When the first original Meteos was released in the Summer of 2005, it was established as a well designed and highly addictive puzzler for the DS. With great use of the stylus, Meteos furthered the growing sentiment that Q! Entertainment creates killer puzzle games. Now, given a Disney makeover, the Meteos that we once knew and loved has somewhat taken a step back from itself.
When I first started playing Disney Meteos, I was actually a little bit confused. I was still playing Meteos, a puzzle game that I thoroughly enjoy, but something just was not quite right. I will admit, the Disney cosmetic makeover does change the quirky presentation values from the first installment. The original Meteos displayed some of the craziest music and eccentric avatars I have ever seen in gaming. It gave the game is overall goofy but wildly entertaining presentation.
But now given a Disney theme, I found myself with a somewhat unfilled feeling, as if I only had two bites of a great dinner. While the core gameplay was still Meteos, it just is not the same as the game I fell in love with a couple years back.
Instead of only changing the look and presentation of the game, new gameplay elements have also been added. There are now new power-up pieces that fall randomly from the top of the screen, that when tapped will perform unique feats such as swap pieces out or automatically launch them skyward. The player also has access to a super power as well. When certain conditions are met, the player can tap the constantly filling power bar to unleash a super move, such as the ability to slow down time or instantly launch pieces through the top. Again, while these power-ups seem like they would make the gameplay more fun, they actually take away from the pure skill that the original title required. Instead of thinking fast, the player can now take the easy way out by activating a super power when the going gets rough.
In the original Meteos, the player used the stylus to drag pieces vertically to form groups of three or more. Now, the player has the ability to move pieces horizontally as well. This opens up a whole new can of worms. Because the player can now move any piece anywhere on the board, it takes away from the overall skill factor. Instead of thinking in a split second on how to link a string of pieces by looking at the board as a whole, the player can now cherry pick by focusing on one piece and dragging it anywhere on the game board. Again, this is taking the easy way out.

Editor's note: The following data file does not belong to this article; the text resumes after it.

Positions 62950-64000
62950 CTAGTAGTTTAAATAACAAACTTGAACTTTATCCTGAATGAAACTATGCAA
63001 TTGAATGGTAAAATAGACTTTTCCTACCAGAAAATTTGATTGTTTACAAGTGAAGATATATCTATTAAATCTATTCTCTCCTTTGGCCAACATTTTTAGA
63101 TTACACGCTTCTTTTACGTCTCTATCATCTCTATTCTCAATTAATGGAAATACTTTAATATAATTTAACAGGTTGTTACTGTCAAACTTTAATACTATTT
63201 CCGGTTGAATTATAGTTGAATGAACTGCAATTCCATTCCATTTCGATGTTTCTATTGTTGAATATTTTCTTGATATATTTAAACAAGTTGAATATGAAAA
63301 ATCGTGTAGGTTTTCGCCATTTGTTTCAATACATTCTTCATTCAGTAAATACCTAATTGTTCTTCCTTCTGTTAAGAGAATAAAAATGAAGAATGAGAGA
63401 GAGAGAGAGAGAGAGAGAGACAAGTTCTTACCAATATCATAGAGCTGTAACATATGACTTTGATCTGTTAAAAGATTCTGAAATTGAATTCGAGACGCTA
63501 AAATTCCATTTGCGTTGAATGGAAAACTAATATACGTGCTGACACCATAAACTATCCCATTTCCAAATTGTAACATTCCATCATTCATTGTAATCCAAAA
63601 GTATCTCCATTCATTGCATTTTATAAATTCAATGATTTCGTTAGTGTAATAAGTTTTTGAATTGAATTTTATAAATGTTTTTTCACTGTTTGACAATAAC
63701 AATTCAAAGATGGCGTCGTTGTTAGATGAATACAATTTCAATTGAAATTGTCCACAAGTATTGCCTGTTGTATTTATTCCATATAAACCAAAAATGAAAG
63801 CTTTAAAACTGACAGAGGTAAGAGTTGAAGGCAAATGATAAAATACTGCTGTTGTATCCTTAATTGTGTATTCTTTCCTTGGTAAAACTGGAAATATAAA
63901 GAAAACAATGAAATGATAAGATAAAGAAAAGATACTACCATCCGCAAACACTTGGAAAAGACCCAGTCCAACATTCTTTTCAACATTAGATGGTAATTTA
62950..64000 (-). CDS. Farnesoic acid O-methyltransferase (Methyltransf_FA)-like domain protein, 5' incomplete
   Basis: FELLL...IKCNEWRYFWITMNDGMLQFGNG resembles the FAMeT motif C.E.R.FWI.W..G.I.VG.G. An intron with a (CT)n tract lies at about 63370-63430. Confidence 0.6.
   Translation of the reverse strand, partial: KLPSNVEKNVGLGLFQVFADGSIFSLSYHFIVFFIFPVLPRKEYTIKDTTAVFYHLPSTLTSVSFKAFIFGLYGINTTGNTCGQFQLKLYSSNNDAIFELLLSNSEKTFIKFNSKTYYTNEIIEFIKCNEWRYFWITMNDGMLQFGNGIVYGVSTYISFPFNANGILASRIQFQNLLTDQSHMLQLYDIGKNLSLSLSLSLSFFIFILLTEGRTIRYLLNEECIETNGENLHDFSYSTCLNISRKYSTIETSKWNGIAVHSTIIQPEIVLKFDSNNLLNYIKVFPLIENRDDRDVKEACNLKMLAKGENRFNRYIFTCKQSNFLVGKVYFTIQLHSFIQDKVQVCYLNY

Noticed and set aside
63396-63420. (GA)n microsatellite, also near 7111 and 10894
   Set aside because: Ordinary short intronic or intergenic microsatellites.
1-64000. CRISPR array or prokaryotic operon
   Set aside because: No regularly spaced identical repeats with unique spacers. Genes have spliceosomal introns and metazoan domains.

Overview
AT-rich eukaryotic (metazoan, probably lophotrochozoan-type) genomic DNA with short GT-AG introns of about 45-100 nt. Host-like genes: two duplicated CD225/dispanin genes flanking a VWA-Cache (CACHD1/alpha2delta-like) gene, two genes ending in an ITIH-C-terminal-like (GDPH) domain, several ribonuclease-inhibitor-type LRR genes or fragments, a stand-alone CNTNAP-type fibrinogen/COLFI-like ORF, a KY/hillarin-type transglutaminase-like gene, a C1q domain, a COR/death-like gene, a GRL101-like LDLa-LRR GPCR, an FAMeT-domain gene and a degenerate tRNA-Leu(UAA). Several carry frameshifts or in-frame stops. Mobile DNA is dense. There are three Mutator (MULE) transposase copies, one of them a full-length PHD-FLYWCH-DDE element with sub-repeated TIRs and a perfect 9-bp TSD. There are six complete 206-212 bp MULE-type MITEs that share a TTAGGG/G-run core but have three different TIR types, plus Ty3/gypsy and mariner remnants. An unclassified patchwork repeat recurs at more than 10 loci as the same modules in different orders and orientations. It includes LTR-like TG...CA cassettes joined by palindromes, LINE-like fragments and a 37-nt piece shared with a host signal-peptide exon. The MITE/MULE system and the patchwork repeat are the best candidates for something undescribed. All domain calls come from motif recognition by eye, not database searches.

But dragging pieces around the screen is not as fluid as it should be either. For example, say I want to move a piece to the right a few spaces, then up a couple. I must first stab the piece I want to move then drag it right. Next, I must remove the stylus from the piece, then re-stab it, then drag the piece towards the top. Taking the stylus off the desired piece adds inconsistency to the gameplay. If the game lets you move pieces where you want, why hold them back by adding an extra step? This flaw alone is quite hypocritical.
Besides only moving pieces vertically, the original title made the player hold the system in the typical manor, one screen on top of the other. In this Disney edition, the player is forced to hold the system on its side, making each screen longer. Since Meteos is a vertical game, adding extra height is a good idea. However, it leaves the second screen as a waste of space.
In the first title, when pieces where launched from the bottom screen, they would fly and hit opposing planets in the top screen, giving the game a more action oriented feel. But since the screens are stacked side by side, this illusion of fight is now eliminated. In fact, when you play against other players, whether human or computer, the player can only gauge their movement by an incredibly small icon the corner of the touch screen. This indicator is so tiny, the player will not even bother to waste a precious second to look at in while in game. The same thing goes for the second screen. Instead of planets fighting, the player now can watch a mostly static image of Simba roaring or Stitch surfing. This extra screen provides no additional information or entertainment. Disappointing.
Like the port of Diddy Kong Racing on DS, adding all these new features has only bastardized a great game. Now if Nintendo WiFi was a multiplayer option, then all these nuisances could have easily been over looked. But the player is still limited to single or multiplayer local link.
Just like the new graphical presentation, the musical quality has also taken a punch in the face. The goofy but great music from the original game has been replaced with bad renditions of classic Disney tunes. Luckily, the game does keep track of all the user’s stats, including the number of games played and the total amount of time played.
The unlockables are nowhere near as entertaining as they were in the original title. In the first Meteos, the more pieces you launched, the more pieces you could use to unlock more content such as new pieces, planets, multiplayer options, and music. But there is no purchasing system in this Disney edition. Instead, the player automatically unlocks something each time a stage is completed. Again, this is taking the easy way out. And what happened to the mini-piece minigame when the credits are rolling?
Most likely, the developers adding in all these gameplay elements to make it easier on the player, something that the target audience — younger kids, would appreciate. But to the fans of the first title, it is like a slap in the face. You do not have to work for anything anymore as everything is given to you. Even though this game is not as good as the first, it is still entertaining. However, if you want more bang for your buck, pick up the original version.